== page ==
In the wake of Resolution 2321, governments have passed implementing legislation and in some cases so-called “autonomous” or bilateral sanctions that go beyond UN proscriptions. Following is an update on a few of these moves and what—if anything—they mean.
UNSC 2321 not only established a cap on coal exports for all of 2017, but also had a cap on exports for the remainder of the year (to be precise, “$53,495,894 or 1,000,866 metric tons, whichever is lower, between the date of adoption of this resolution and 31 December 2016.” Apparently in line with the resolution, China appears to have cut North Korea off, only allowing in coal that had already been in transit at the time the ban was announced on December 10. According to Daily NK the effect was swift: coal prices quoted by Chinese trading companies fell 30% on the announcement. But DailyNK did not pick up the irony of the story: what does it mean to cite reduced prices on an altogether banned commodity? We can expect a cat-and-mouse game with respect to smuggling (Arirang is suggestive here), particularly as the military with ties to coal exports are squeezed by end-of-the-year “loyalty payments” to the regime. Leo Byrne at NK Pro will be watching all of this. But China may be the beneficiary of the caps. Since exporters will be uncertain about how the caps are allocated, Chinese traders will have bargaining power and appear to be using it.
South Korea’s autonomous sanctions had a particular Alice in Wonderland quality given that they went after a number of individuals and entities highly unlikely to come into contact with South Koreans (see NK News and Yonhap). What is the practical—as opposed to possibly symbolic—effect of sanctioning top aids to Kim Jong Un such as Hwang Pyong So, Choe Ryong Hae, Kim Won Hong and Kim Ki Nam or the Korean Workers’ Party, State Affairs Commission and the Central Military Commission? A handful of things were potentially significant, however, although not when compared the magnitude of the China-DPRK trade:
- South Korea showed a willingness to undertake its own secondary sanctions by going after the Hongxiang group in line with US actions;
- New secondary sanctions also went after shipping, banning any ship from entering South Korean ports that had called at North Korean ones within the last year. Given tracking technology now available it is certainly possible to put such a ban in effect.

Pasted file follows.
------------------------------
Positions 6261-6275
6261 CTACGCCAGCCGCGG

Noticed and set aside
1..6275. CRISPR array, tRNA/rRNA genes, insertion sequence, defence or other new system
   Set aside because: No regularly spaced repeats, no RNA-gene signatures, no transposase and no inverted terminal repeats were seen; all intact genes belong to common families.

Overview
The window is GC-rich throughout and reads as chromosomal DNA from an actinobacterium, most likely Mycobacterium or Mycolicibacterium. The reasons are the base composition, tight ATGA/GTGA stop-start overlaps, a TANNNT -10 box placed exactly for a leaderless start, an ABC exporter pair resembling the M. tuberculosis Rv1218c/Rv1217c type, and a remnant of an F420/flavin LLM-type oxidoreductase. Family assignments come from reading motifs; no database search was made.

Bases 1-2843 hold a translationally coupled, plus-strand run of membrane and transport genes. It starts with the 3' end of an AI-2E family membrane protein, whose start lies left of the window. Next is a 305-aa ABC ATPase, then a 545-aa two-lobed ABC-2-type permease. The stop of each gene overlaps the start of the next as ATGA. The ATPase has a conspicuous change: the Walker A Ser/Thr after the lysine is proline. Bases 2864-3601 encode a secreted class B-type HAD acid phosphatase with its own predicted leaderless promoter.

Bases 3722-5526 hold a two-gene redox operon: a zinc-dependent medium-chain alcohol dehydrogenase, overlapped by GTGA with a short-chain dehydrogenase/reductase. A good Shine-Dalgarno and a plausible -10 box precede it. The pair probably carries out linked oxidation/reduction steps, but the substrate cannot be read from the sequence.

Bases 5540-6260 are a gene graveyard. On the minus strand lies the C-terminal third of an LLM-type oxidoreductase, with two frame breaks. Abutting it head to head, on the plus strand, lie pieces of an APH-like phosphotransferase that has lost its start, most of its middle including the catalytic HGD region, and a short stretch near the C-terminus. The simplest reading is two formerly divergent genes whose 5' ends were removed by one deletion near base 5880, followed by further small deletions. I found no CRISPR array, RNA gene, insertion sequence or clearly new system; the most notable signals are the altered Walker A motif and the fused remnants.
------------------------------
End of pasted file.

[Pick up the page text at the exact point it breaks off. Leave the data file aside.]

- The government promised closer scrutiny of South Korean firms that may be involved in a complex third party trade running from export-processing operations in Rason, through Chinese brokers to Korean trading companies. Similar efforts of monitoring third country trade were announced with respect to North Korean mineral products, although the magnitude of such trade is unknown.
For the most part, however, the new measures show the paradox of embargoes: that once you restrict virtually everything, it is hard to find more to sanction. Much will rest on South Korea’s diplomacy with jurisdictions that might be tempted to do business as usual. A small win in what my colleague Marc Noland calls “the battle for Africa”: Uganda has said it will comply with restrictions on trade of military goods with the North.
The independent Japanese actions largely followed the South Korean approach, signaling a willingness to impose secondary sanctions on Chinese entities and going after shipping in a similar fashion. One interesting difference: China appears to have protested Japan's autonomous sanctions, and at a high level (Wu Dawei).
The one twist on the Japanese sanctions was to target a number of the pro-Pyongyang General Association of Korean Residents or Chongryon, by threatening to bar them from re-entering Japan if they travel to North Korea. As with South Korea, however, the most significant thing that Japan can do is to try to shut down transactions involving Japanese parties through third countries, the difficult business of financial forensics required for many of the new sanctions to actually have effect.